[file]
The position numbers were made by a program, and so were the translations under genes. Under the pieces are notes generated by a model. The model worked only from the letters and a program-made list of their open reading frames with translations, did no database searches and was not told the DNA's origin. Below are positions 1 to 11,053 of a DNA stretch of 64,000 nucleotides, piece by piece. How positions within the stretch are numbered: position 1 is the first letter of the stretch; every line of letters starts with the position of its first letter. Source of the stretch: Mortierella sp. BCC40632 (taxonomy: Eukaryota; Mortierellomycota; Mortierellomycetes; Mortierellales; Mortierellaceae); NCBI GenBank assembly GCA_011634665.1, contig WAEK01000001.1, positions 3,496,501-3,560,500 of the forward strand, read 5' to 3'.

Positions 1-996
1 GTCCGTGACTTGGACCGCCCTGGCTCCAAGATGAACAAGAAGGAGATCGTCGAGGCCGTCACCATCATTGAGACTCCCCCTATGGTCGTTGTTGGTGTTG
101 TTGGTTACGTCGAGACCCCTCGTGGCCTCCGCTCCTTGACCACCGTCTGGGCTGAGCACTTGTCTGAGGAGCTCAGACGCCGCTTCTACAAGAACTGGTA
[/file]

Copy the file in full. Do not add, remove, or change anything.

The position numbers were made by a program, and so were the translations under genes. Under the pieces are notes generated by a model. The model worked only from the letters and a program-made list of their open reading frames with translations, did no database searches and was not told the DNA's origin. Below are positions 1 to 11,053 of a DNA stretch of 64,000 nucleotides, piece by piece. How positions within the stretch are numbered: position 1 is the first letter of the stretch; every line of letters starts with the position of its first letter. Source of the stretch: Mortierella sp. BCC40632 (taxonomy: Eukaryota; Mortierellomycota; Mortierellomycetes; Mortierellales; Mortierellaceae); NCBI GenBank assembly GCA_011634665.1, contig WAEK01000001.1, positions 3,496,501-3,560,500 of the forward strand, read 5' to 3'.

Positions 1-996
1 GTCCGTGACTTGGACCGCCCTGGCTCCAAGATGAACAAGAAGGAGATCGTCGAGGCCGTCACCATCATTGAGACTCCCCCTATGGTCGTTGTTGGTGTTG
101 TTGGTTACGTCGAGACCCCTCGTGGCCTCCGCTCCTTGACCACCGTCTGGGCTGAGCACTTGTCTGAGGAGCTCAGACGCCGCTTCTACAAGAACTGGTA